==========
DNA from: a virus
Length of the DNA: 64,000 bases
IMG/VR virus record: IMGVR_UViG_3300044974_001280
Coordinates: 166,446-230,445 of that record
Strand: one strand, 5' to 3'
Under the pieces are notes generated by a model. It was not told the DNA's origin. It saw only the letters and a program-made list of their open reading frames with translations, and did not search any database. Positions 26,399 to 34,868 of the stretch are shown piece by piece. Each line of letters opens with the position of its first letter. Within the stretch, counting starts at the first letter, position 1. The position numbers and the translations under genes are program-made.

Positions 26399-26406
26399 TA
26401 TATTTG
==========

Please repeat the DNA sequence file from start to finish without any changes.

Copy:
DNA from: a virus
Length of the DNA: 64,000 bases
IMG/VR virus record: IMGVR_UViG_3300044974_001280
Coordinates: 166,446-230,445 of that record
Strand: one strand, 5' to 3'
Under the pieces are notes generated by a model. It was not told the DNA's origin. It saw only the letters and a program-made list of their open reading frames with translations, and did not search any database. Positions 26,399 to 34,868 of the stretch are shown piece by piece. Each line of letters opens with the position of its first letter. Within the stretch, counting starts at the first letter, position 1. The position numbers and the translations under genes are program-made.

Positions 26399-26406
26399 TA
26401 TATTTG